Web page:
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Brötchen (German Bread Rolls)

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My Crusty German Bread Rolls AKA Brötchen are crusty on the outside and so soft on the inside. Perfect for breakfast with butter and jam or filled with your favourite sandwich filling.

Learn how to make Brötchen, just like the crusty rolls from a German bakery, with my easy to follow step by step instructions.

You’ll find German breakfast rolls in every traditional bakery in Germany. When I stayed with my brother, I relished walking down to the local bakery and buying Brötchen for breakfast.

Bread rolls in a basket and on a cooling rack.

I’ve loved crusty German bread rolls since first eating them as a teenager on a school ski-ing trip. We ate them with butter and jam for breakfast and then with ham and cheese for our packed lunch. I never tired of them.

Food memories are so special and if you’ve tasted Brötchen you’ll know they have a flavour all their own. It’s a malty taste from malt extract, the ingredient that’s also responsible for the golden crust.

To recreate Brötchen made in a bakery you need a practical recipe which consistently delivers every time. You need the right ingredients and an easy method to get the flavour and the essential golden crispy crust.

Brötchen German Bread Rolls piled on a cooling rack.

This is my take on authentic Brötchen. I’ve kept with using a starter and used my Poolish from my Artisan loaf recipe. Don’t be worried, a Poolish really is easy and makes all the difference to the flavour and rise. All you have to do is stir up some flour and water with a touch of yeast and leave overnight. When you wake in the morning, the yeast will have done its magic. From start to finish hands on time with these crusty bread rolls is just 25 minutes.

Malt extract is the key to success with crusty German Bread Rolls. It gives a strong rise, great texture, a golden crust and a wonderful flavour. Malt extract really does make the difference and is readily available to buy online.

Crusty roll being torn apart to show soft bread inside.

The secret to making the best Crusty German Bread Rolls involves a spray of water and a burst of steam. These two basic steps make for an extra crispy crust. It’s a tried and tested method I use for my Crusty Farmhouse Bread and my Tiger Bread Rolls.

Why you’ll love this recipe

Here’s why this is the best Brötchen or German Bread Rolls recipe with outstanding results every time.

  • Easy – Suitable for beginners or seasoned bakers. Step by step instructions to recreate your favourite German bakery breakfast bread at home.
  • Authentic Taste and Texture – Malty flavour, crispy golden crust and a soft inside.
  • Versatile – Not just for breakfast. This homemade bread is perfect when served with soup, stews or your favourite sandwich filling.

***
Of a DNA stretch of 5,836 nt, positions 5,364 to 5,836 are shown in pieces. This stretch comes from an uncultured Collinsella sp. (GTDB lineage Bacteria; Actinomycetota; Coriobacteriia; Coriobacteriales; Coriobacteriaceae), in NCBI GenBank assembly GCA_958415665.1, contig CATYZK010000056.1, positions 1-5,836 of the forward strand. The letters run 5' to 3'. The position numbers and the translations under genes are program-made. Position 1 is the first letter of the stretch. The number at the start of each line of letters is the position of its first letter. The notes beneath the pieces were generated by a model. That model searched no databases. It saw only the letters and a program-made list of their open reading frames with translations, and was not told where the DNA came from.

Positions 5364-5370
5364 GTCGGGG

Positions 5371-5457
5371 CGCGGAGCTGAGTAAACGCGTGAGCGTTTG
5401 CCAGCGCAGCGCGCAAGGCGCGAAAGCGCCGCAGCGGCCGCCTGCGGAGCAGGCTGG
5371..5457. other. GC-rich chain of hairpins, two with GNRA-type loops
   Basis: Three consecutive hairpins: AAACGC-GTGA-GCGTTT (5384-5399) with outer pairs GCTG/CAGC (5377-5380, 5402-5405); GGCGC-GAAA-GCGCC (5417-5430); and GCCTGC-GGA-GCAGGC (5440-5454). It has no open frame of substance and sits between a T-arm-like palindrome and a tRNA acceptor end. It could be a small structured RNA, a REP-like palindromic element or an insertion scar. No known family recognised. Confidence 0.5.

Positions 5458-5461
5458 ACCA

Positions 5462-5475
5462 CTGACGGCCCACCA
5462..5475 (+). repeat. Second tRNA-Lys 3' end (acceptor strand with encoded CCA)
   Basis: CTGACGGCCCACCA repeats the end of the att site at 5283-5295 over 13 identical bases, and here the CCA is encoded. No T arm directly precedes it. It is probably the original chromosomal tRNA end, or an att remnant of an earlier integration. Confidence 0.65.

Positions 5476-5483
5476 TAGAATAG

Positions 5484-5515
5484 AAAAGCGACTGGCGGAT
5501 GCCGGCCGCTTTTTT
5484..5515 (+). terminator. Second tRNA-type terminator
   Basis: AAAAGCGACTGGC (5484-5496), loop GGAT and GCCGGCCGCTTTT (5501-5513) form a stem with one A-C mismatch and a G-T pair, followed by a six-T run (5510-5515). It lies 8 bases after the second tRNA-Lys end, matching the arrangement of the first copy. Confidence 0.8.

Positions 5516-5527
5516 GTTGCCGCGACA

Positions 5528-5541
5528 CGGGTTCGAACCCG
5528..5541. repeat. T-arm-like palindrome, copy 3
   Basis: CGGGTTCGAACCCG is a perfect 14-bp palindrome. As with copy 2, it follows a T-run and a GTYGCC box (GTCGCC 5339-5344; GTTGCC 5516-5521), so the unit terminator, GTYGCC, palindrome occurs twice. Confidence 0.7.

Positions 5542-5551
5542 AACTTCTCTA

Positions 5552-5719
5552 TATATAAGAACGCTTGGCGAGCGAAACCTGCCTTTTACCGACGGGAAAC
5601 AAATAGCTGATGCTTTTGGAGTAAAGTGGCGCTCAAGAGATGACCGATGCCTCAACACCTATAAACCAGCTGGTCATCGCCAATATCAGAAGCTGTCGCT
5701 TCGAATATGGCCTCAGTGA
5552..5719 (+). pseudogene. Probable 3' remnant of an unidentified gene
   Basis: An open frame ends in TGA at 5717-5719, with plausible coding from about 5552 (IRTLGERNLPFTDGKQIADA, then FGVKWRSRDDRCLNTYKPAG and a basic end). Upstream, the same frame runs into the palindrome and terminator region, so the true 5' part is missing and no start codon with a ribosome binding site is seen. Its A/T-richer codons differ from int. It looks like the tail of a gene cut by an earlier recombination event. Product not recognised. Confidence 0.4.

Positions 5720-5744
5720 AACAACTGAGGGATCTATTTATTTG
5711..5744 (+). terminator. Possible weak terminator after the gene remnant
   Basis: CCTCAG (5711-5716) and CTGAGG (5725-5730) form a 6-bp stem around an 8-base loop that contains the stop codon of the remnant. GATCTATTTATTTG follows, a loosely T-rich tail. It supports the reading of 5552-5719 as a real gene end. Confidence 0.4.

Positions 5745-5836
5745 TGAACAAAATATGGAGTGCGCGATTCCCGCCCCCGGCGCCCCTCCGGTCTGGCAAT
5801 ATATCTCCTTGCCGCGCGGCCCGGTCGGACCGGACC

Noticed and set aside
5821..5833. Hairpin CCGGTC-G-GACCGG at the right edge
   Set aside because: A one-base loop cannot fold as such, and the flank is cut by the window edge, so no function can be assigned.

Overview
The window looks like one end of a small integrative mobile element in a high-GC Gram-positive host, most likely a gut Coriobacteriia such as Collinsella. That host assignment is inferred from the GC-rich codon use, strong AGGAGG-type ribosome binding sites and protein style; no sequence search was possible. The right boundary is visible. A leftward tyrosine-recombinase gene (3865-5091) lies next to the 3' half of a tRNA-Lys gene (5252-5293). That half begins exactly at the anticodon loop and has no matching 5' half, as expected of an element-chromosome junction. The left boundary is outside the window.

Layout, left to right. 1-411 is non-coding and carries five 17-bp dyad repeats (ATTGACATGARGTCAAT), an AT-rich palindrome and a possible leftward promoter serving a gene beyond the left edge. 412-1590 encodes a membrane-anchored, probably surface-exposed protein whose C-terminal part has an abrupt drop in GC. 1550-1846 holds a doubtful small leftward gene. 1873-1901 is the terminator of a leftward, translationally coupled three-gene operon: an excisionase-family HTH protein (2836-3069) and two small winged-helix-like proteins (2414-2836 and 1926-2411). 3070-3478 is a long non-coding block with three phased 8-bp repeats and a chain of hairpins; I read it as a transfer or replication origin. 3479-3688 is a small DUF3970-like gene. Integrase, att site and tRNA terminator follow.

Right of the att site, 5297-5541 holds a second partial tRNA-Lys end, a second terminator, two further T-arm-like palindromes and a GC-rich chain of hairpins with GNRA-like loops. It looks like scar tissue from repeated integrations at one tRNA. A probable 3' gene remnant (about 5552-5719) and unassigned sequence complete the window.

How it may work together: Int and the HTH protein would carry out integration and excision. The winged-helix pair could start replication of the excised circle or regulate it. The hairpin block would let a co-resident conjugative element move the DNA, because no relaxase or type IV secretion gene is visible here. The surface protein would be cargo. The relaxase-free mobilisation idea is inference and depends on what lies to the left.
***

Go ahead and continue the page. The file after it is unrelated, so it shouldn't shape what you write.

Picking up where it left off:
What equipment do I need ?

  • I use my KitchenAid stand mixer to knead the dough. Simply add the ingredients and mix on a low speed. But don’t worry if you haven’t got a stand mixer. All you need is a bit of elbow grease and you can easily knead by hand.
  • A large mixing bowl – I used my Pyrex bowl.
  • A large baking tray or baking sheet lined with parchment paper.
  • A water spray bottle – for misting the rolls just before they go in the oven.
  • A shallow baking tin – placed in the bottom of the oven to receive a cup of boiled water. Do not use glass, even if it says it is ovenproof, as this might shatter after the shock of adding boiling water.

What ingredients do I need ?

You only need 6 ingredients to make this recipe.

White bread flour, salt, butter, diastatic malt and instant yeast.
  • Bread Flour – I like to use Marriage’s Very Strong White Bread Flour, which is 100 % Canadian flour. This flour has the advantage of being high in protein and so produces more gluten. As a result, the dough holds together well but is also very elastic – perfect for making German Crusty Bread Rolls.
  • Yeast – I’ve used instant yeast in the recipe, often called fast action or quick yeast. This yeast has the advantage that you can add it directly to your flour.
  • Diastatic Malt Powder- readily available online, this is the secret ingredient used in bread making to give your rise a boost. Also, it makes for a great texture, promotes a golden crust and adds a malty flavour. Soft brown sugar can be substituted which will give you a brown crust but it will affect texture and rise.
  • Salt – I like to use sea salt as it contains less sodium than regular salt but any fine salt will work.
  • Butter – I used softened unsalted butter
  • Water – use cold water for the starter and lukewarm water for the final dough. You should be able to comfortably dip your finger into lukewarm water.

How to make Brötchen (German Bread Rolls)